How Does Your Business Measure Up?
Nobody likes to operate in a vacuum, but in a competitive industry such as home building, it can be very difficult to determine how your business measures up to your competitors.
Industry benchmarks on profit margins, asset levels and equity positions are important because they allow businesses to compare their performance to their peers, and that can be extremely helpful in identifying areas for improvement and increasing efficiencies.
This is the reason NAHB periodically conducts The Cost of Doing Business Study — a nationwide survey of single-family home building companies designed to produce profitability benchmarks for the industry.
In an analysis in this Eye on Housing blog post, NAHB economist Rose Quint breaks down the numbers from the 2019 edition of the study, which show that builders’ profits margins have continued to slowly increase and reach their highest point since 2006.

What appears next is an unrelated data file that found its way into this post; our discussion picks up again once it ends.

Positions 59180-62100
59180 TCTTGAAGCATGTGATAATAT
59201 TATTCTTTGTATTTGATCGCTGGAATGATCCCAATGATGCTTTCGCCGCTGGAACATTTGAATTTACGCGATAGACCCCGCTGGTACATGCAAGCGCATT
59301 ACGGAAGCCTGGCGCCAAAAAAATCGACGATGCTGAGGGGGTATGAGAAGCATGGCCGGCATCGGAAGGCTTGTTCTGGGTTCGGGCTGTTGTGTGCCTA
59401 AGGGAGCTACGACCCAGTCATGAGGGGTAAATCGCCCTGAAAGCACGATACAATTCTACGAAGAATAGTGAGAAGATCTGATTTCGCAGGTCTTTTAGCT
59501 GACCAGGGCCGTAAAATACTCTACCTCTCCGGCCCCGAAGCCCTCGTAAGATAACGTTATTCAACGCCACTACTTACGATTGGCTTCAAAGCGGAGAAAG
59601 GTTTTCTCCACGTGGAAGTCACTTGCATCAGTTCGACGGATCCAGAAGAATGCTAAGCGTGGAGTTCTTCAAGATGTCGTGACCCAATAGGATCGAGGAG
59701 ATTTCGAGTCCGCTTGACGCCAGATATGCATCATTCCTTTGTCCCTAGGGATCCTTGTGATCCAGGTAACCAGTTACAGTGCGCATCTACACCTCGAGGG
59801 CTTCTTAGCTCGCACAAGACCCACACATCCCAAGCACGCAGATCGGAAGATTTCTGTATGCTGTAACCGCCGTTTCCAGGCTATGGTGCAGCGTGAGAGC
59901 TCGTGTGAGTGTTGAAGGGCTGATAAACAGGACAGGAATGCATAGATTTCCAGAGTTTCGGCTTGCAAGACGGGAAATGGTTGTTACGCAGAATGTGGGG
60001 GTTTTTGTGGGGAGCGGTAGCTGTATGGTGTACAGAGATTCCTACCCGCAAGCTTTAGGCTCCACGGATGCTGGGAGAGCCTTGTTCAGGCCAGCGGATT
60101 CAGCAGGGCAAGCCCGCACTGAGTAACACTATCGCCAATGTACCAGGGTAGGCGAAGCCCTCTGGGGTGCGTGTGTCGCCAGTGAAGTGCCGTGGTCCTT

On average, builders reported $16.4 million in revenue for fiscal year 2017, of which $13.3 million (81%) was spent on cost of sales (land costs, direct and indirect construction costs) and another $1.9 million (11.4%) on operating expenses (finance, sales and marketing, general and administrative expenses, and owner compensation).
As a result, the industry average gross profit margin for 2017 was 19%, while the average net profit margin reached 7.6%.
The Cost of Doing Business Study is a unique resource that details financial performance according to builder type and size, as well as industry-wide averages using these key indicators:
- Gross margin
- Net profit
- Cost of sales
- Operating expenses
- Financial ratios
The Cost of Doing Business Study is available for purchase ($149.95 retail/$79.95 for NAHB members) at BuilderBooks.com or by calling 800-223-2665.
This post brought to you by NAHBNow - Eye on Housing.